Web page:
In New York, the Utica shale is what drillers call “thermally mature,” meaning most of the oil has been turned to gas under the high pressure of several thousand feet of depth. Preliminary data does show that the Utica is thinner and has less organic matter than the Marcellus, which means the Utica might not be as rich in gas.
“For decades and decades a lot of wells penetrated the Marcellus, so we have an idea of how thick it is,” said John Conrad, president of the gas-drilling consulting firm Conrad Geoscience Corp. in Poughkeepsie. “The Utica is so deep that only a fraction of those wells have gotten through. It’s much harder to predict the productivity of the Utica.”
One factor in favor of the Utica shale’s productivity in Central New York is that greater depth. That means there’s more pressure on the rock, which helps keep the gas in place. The pressure also means the gas will flow more quickly, like soda shooting out of a shaken soda can.
Drillers say fracking probably doesn’t make economic sense unless the shale layer is at least 2,000 feet deep. Gas has generally already seeped out of any shale shallower than that. That could make all of Onondaga County a Utica shale target, because the shale runs from about 2,000 feet in the northern edge of the county to about 5,000 feet at the southern edge.
The Marcellus comes to the surface in the town of Marcellus, and drops to about 1,000 feet underground at the southern edge of Onondaga County. It continues to slope underground until it is about a mile deep at the Pennsylvania border. The Utica shale pops out of the ground in Oneida County, but tilts rapidly underground until it’s nearly a mile below the surface in southern Madison and Onondaga counties.
That’s why Norse Energy hopes to start hydrofracking in Chenango County. The company has asked for a permit to drill the Norse-Housing 1H well about 4,800 feet underground, through the Marcellus shale and down into the Utica shale. The drill will then turn sideways and penetrate horizontally nearly a mile in the Utica shale, according to the application filed with the state Department of Environmental Conservation.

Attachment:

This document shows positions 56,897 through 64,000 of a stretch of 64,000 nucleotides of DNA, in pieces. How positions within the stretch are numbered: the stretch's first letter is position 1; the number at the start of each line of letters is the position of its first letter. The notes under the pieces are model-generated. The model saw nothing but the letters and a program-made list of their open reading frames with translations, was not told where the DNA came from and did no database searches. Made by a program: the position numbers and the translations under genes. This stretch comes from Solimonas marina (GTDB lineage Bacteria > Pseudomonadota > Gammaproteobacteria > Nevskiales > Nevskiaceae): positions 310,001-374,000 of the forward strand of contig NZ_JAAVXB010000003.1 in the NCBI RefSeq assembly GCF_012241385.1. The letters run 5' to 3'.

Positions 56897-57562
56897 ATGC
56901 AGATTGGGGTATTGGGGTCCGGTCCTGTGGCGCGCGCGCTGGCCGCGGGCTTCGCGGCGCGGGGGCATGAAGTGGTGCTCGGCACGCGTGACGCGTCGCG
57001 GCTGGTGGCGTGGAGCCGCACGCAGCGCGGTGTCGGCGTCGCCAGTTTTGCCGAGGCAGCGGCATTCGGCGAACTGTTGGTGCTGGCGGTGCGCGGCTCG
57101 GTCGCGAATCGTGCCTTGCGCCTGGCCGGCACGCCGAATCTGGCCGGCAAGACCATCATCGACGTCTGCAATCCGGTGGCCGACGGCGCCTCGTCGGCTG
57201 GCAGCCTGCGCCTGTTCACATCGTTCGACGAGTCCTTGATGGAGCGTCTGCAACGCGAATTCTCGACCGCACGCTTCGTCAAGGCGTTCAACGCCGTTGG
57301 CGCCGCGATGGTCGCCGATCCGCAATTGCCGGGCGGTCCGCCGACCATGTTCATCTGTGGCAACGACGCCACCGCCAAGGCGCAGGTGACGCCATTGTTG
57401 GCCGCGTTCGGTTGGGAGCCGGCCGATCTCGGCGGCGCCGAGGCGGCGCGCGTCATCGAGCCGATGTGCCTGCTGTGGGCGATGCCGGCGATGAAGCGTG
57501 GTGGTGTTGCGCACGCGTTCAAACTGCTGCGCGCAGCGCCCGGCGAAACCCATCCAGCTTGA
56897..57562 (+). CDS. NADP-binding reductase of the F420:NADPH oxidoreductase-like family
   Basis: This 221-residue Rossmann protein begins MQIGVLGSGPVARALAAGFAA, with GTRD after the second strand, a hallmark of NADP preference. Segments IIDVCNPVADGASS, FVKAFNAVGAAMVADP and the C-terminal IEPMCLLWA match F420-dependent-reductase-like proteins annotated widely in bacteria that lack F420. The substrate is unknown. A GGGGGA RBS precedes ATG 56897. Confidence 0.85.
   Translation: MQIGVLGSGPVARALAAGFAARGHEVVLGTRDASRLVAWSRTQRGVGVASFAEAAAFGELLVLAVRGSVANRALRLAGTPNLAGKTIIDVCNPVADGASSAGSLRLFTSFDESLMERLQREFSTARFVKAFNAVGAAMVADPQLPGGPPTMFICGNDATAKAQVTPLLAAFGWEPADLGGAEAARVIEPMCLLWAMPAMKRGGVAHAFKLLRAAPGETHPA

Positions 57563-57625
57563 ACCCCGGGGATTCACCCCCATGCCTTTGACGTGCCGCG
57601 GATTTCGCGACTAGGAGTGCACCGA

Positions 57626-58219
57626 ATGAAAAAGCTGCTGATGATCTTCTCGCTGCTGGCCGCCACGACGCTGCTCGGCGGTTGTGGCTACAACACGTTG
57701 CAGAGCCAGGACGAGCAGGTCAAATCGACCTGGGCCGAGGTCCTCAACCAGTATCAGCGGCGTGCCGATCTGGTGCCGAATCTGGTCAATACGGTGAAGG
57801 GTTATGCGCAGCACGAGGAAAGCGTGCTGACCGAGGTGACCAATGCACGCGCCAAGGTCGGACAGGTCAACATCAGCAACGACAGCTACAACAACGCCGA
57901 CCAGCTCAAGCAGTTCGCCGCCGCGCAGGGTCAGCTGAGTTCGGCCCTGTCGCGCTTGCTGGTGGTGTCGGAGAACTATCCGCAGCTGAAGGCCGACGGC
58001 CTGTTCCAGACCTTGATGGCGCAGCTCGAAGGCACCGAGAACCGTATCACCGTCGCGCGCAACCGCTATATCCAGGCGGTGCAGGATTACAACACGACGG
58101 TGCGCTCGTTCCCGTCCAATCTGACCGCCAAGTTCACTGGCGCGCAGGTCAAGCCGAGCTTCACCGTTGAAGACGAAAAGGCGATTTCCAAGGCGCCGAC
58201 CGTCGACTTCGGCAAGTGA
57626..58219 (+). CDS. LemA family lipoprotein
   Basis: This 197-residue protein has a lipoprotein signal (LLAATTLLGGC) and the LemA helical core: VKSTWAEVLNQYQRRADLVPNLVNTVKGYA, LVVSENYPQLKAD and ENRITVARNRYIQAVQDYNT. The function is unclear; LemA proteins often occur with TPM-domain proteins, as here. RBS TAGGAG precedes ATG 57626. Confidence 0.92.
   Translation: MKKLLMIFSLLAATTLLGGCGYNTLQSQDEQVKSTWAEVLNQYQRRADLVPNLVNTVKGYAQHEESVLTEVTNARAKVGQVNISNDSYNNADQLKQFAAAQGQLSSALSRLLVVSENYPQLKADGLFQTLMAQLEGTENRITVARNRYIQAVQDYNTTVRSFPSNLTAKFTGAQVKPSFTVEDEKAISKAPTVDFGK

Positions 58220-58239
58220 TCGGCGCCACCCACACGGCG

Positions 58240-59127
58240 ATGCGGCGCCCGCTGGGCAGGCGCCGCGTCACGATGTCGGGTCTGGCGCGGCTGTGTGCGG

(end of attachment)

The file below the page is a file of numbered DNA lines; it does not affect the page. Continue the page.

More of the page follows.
Some geologists think much of the Utica shale in Central New York won’t ever see hydrofracking.
Taury Smith, the state geologist at the New York State Museum, said the Utica is simply too thin and contains too little gas in areas west of Madison and Cortland counties. The DEC shale report says the Utica layer is 50 to 300 feet thick in Onondaga County and up to 700 feet in Delaware County.
“I don’t think there will be any drilling in Onondaga County for the Utica,” Smith said.
For now, all hydrofracking is on hold while the state takes public comments on the environmental report and proposed regulations. The DEC says it could start issuing permits next year. More than 50 hydrofracking applications have already been filed, and all but the Norse application are for Marcellus shale in the Southern Tier.
Other gas companies are waiting for more information about the Utica shale before deciding whether to hydrofrack.
“We still have a long ways to go before coming to an understanding of the Utica in New York state,” said Raymond Savoie, chairman and chief executive officer of the Montreal-based Gastem Inc., which has leases on land in Central New York. “I’ll tell you we don’t even know right now what’s a good spot and what’s a bad spot. These are still unknowns.”